Change search
CiteExportLink to record
Permanent link

Direct link
Cite
Citation style
  • apa
  • ieee
  • modern-language-association-8th-edition
  • vancouver
  • Other style
More styles
Language
  • de-DE
  • en-GB
  • en-US
  • fi-FI
  • nn-NO
  • nn-NB
  • sv-SE
  • Other locale
More languages
Output format
  • html
  • text
  • asciidoc
  • rtf
Members of the public in the USA, UK, Canada and Australia expressing genetic exceptionalism say they are more willing to donate genomic data
Uppsala University, Disciplinary Domain of Medicine and Pharmacy, Faculty of Medicine, Department of Public Health and Caring Sciences, Centre for Research Ethics and Bioethics.ORCID iD: 0000-0001-6149-5498
Uppsala University, Disciplinary Domain of Medicine and Pharmacy, Faculty of Medicine, Department of Public Health and Caring Sciences, Centre for Research Ethics and Bioethics.
Show others and affiliations
2019 (English)In: European Journal of Human Genetics, ISSN 1018-4813, E-ISSN 1476-5438Article in journal (Refereed) Epub ahead of print
Abstract [en]

Public acceptance is critical for sharing of genomic data at scale. This paper examines how acceptance of data sharing pertains to the perceived similarities and differences between DNA and other forms of personal data. It explores the perceptions of representative publics from the USA, Canada, the UK and Australia (n = 8967) towards the donation of DNA and health data. Fifty-two percent of this public held 'exceptionalist' views about genetics (i.e., believed DNA is different or 'special' compared to other types of medical information). This group was more likely to be familiar with or have had personal experience with genomics and to perceive DNA information as having personal as well as clinical and scientific value. Those with personal experience with genetics and genetic exceptionalist views were nearly six times more likely to be willing to donate their anonymous DNA and medical information for research than other respondents. Perceived harms from re-identification did not appear to dissuade publics from being willing to participate in research. The interplay between exceptionalist views about genetics and the personal, scientific and clinical value attributed to data would be a valuable focus for future research.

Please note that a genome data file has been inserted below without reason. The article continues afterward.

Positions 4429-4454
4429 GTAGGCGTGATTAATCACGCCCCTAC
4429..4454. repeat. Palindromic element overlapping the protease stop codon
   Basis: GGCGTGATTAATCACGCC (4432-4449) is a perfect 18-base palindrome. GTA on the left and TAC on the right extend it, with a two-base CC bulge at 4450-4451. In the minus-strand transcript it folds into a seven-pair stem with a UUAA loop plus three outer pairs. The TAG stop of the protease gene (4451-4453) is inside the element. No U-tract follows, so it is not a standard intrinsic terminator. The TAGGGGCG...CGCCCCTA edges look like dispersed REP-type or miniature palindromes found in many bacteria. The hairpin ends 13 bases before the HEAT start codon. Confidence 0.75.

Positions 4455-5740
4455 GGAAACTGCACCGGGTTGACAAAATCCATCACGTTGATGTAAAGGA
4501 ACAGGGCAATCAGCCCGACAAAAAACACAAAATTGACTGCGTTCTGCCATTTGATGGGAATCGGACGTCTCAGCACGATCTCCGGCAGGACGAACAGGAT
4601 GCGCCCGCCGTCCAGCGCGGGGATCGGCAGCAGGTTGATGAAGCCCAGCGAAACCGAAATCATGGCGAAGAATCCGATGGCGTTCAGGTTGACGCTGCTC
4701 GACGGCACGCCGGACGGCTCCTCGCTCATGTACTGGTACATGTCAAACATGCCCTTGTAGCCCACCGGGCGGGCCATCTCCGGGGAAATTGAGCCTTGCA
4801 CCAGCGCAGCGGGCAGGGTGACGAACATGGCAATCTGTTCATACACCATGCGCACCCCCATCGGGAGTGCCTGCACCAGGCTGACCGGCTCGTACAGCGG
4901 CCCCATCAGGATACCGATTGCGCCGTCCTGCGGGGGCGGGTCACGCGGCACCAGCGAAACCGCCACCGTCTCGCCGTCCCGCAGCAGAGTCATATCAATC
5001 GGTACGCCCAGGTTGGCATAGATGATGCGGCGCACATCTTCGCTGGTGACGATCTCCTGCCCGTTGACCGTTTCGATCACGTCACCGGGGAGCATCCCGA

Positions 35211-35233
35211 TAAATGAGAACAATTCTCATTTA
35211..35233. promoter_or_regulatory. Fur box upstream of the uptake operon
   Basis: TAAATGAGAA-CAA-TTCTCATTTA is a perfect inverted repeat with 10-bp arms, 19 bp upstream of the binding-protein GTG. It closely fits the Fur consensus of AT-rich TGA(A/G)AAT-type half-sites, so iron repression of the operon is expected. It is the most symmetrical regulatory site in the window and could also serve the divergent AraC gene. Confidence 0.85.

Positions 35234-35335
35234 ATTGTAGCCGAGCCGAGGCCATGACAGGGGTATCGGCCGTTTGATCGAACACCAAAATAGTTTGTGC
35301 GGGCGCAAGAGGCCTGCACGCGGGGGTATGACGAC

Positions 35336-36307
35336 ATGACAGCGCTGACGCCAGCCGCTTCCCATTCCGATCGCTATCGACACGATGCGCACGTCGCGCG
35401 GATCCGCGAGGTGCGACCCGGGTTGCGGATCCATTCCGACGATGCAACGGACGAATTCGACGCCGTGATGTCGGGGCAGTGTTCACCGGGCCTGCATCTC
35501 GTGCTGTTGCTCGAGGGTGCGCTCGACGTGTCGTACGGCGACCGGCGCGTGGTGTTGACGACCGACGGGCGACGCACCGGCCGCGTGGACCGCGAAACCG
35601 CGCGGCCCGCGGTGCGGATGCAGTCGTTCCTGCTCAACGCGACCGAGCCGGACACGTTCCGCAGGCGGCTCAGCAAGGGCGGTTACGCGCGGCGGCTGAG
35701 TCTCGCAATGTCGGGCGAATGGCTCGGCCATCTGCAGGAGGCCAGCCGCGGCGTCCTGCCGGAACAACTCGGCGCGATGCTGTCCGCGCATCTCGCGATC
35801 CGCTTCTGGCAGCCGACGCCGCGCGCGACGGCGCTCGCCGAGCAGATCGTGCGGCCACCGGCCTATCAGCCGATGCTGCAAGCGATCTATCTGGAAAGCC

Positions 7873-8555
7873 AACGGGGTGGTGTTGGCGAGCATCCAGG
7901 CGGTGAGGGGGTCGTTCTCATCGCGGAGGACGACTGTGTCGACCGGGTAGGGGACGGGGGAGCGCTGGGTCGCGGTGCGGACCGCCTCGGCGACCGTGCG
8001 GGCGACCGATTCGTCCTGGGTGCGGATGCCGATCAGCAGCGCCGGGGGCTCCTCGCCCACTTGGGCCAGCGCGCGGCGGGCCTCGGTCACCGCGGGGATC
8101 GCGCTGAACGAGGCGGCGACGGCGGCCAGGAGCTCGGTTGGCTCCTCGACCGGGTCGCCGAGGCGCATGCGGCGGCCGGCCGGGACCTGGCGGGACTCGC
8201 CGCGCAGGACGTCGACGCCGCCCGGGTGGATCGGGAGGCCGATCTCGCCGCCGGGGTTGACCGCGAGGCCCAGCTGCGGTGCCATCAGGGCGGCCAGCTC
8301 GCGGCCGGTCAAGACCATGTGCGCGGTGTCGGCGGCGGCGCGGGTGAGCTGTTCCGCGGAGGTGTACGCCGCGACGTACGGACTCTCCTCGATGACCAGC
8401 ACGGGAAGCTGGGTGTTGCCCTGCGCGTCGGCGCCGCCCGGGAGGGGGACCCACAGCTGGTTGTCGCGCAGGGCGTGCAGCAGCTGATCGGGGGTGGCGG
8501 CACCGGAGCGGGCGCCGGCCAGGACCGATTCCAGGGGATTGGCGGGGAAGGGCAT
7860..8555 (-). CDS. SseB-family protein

Place, publisher, year, edition, pages
2019.
National Category
Other Social Sciences Medical Genetics Genetics
Identifiers
URN: urn:nbn:se:uu:diva-398189DOI: 10.1038/s41431-019-0550-yPubMedID: 31784701OAI: oai:DiVA.org:uu-398189DiVA, id: diva2:1374874
Available from: 2019-12-03 Created: 2019-12-03 Last updated: 2019-12-11Bibliographically approved

Open Access in DiVA

fulltext(748 kB)15 downloads
File information
File name FULLTEXT01.pdfFile size 748 kBChecksum SHA-512
48894065134030bdc65b420166e55e1d79e6057e15c38411c591e389435a73e6f96671b23409b4c5c6b11bb54462dc9d6e7345eed5c4608da572a7aa7d551e3e
Type fulltextMimetype application/pdf

Other links

Publisher's full textPubMed

Search in DiVA

By author/editor
Howard, HeidiNiemiec, Emilia
By organisation
Centre for Research Ethics and Bioethics
In the same journal
European Journal of Human Genetics
Other Social SciencesMedical GeneticsGenetics

Search outside of DiVA

GoogleGoogle Scholar
Total: 15 downloads
The number of downloads is the sum of all downloads of full texts. It may include eg previous versions that are now no longer available

doi
pubmed
urn-nbn

Altmetric score

doi
pubmed
urn-nbn
Total: 7 hits
CiteExportLink to record
Permanent link

Direct link
Cite
Citation style
  • apa
  • ieee
  • modern-language-association-8th-edition
  • vancouver
  • Other style
More styles
Language
  • de-DE
  • en-GB
  • en-US
  • fi-FI
  • nn-NO
  • nn-NB
  • sv-SE
  • Other locale
More languages
Output format
  • html
  • text
  • asciidoc
  • rtf